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TRC Final Report

Page Number (Original) 292

Paragraph Numbers 115 123

Volume 5

Chapter 7

Subsection 17

Situations: triggers of violence

115 If there is a single dominant message emerging from psychological research over the past fifty years, it is a tale that emphasises the persuasive power of the immediate situation. While it is dangerous to regard situational forces as inevitable since there are always possibilities of resistance, it would be as much of an error to see resistance to situational forces as merely freedom of choice, strength of character or individual moral maturity. We are social creatures, and resistance to situational powers is also a matter of positioning in relation to others. For instance, resistance to the powers of group pressure is easier if you are part of a small group standing together, than on your own.

116 The literature in this area is quite technical and complex and a more detailed account is given in Foster’s paper to the Commission19. Centrally at issue here is a question of the motives involved in ‘binding people’ into groups and to authority. There are three main motivational processes: compliance, identification and internalisation.

19 D Foster, ‘Perpetrators of gross violations of human rights’. Paper submitted to the Truth and Reconciliation Commission, May 1997.
Binding forces

a Compliance is a process of going along with a group because we wish to avoid censure (avoid sticking out like a sore thumb) or gain approval, and because groups provide us with information, they shape reality.

b Identification is a second process of binding a person to authority, in which one ‘goes along’ because one feels the same identity (group, culture, racial, national) as the authority. This is the version of social identity theory, given above.

c Internalisation is a process in which one goes along, complies with a particular institutional authority because it is consonant, in agreement with one’s values.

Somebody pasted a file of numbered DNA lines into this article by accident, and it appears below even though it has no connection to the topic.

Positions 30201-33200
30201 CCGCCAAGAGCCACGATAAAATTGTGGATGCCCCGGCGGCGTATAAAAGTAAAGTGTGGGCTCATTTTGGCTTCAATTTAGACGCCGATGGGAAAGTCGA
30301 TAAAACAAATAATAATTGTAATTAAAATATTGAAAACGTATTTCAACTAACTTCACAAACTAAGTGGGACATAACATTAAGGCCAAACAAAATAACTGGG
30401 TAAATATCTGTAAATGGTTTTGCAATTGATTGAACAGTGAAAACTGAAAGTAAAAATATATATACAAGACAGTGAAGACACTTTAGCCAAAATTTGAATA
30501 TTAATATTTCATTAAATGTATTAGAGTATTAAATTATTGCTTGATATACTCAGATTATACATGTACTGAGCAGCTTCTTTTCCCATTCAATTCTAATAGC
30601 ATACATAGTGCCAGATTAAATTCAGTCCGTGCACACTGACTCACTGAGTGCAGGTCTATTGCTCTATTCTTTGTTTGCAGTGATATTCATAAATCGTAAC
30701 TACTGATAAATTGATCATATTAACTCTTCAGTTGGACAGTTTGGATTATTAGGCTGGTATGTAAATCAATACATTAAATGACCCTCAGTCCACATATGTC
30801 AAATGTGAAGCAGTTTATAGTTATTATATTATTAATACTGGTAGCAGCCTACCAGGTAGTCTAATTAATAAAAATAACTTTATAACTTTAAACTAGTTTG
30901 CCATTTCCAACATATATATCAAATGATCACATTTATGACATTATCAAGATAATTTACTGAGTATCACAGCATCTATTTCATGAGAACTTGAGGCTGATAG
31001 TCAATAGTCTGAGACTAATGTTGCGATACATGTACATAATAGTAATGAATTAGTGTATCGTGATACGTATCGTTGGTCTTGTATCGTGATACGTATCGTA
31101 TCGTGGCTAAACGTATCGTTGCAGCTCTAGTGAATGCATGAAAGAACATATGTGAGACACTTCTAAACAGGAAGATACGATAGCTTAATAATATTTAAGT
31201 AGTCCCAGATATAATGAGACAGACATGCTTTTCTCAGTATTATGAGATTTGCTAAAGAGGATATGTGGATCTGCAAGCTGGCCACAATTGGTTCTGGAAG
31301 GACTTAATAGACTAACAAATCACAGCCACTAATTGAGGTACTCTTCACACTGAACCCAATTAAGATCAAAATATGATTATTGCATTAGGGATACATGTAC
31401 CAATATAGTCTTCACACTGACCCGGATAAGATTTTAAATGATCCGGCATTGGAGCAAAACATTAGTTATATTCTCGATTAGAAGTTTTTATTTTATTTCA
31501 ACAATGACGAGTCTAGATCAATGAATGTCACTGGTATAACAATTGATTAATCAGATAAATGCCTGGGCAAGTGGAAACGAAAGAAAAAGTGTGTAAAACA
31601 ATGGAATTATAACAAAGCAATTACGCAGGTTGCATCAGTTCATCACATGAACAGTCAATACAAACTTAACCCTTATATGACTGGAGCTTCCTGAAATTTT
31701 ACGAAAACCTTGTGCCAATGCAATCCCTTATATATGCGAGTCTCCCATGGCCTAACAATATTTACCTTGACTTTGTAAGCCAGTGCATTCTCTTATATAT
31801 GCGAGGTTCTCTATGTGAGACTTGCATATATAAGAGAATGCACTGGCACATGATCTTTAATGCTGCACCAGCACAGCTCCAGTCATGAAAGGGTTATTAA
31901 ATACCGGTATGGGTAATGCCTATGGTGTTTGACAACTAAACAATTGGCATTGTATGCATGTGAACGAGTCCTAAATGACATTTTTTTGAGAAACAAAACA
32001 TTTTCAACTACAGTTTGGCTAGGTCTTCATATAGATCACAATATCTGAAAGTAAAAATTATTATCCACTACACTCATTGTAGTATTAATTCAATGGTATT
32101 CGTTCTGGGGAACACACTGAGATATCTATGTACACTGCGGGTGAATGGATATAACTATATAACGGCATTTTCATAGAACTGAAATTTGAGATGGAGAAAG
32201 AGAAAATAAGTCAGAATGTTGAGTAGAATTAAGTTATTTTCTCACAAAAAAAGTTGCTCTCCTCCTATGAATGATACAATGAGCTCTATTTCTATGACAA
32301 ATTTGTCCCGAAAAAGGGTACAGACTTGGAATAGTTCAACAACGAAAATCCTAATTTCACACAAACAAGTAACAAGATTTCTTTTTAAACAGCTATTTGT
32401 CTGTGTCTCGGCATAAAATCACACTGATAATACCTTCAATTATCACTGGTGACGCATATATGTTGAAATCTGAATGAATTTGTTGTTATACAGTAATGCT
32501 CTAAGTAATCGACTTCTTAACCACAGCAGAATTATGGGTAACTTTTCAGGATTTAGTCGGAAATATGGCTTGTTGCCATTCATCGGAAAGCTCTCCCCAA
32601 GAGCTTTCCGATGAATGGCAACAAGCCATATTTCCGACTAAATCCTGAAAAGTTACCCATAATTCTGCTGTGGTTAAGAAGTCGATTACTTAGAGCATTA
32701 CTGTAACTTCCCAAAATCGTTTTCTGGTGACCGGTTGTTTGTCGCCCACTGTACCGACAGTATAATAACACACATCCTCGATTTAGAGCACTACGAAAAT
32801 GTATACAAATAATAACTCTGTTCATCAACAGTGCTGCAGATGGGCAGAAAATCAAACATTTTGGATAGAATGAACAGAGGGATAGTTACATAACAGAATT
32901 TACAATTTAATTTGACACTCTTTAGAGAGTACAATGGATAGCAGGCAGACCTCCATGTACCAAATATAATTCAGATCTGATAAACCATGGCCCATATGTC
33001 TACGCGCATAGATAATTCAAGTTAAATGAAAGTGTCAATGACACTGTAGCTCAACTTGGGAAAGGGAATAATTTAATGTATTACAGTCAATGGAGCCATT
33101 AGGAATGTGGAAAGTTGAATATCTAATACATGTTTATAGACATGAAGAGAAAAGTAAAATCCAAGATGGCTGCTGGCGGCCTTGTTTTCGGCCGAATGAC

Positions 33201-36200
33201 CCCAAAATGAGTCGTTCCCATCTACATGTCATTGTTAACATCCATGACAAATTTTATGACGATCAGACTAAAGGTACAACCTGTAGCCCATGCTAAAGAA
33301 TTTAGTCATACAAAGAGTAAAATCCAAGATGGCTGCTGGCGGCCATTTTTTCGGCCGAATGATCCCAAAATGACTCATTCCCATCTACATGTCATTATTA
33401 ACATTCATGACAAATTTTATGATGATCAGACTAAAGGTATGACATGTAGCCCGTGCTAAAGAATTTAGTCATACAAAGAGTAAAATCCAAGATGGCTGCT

117 While these three processes begin to explain why we become bound into groups, institutions and authorities, they do not yet suggest violence. Stanley Milgram’s experiments, in which ordinary people gave high levels of electric shocks to innocent people in a laboratory, point out further processes in the steps towards violent actions.20

118 Two intertwined sets of processes are discernible from Milgram’s work. On the one hand, there are those forces that bind the person into the situation. On the other hand, there are processes that distance us from the victim. These two operate in tandem. The ‘binding in’ processes turn on the hierarchy, surveillance and legitimacy of authority. Obedience to authority even to the point of acting violently is more likely when authorities are powerful, act as a group (consensually), are regarded as legitimate and have increased surveillance. On the other side, the greater the degree of psychological distance from the victim, and the more the perpetrator is reduced to a link in the chain of orders (the bureaucratic process), the more substantial is the degree of violence. Obedience to authority is not inevitable however. When circumstances were so arranged that two peers rebelled together, obedience dropped dramatically. Milgram commented as follows: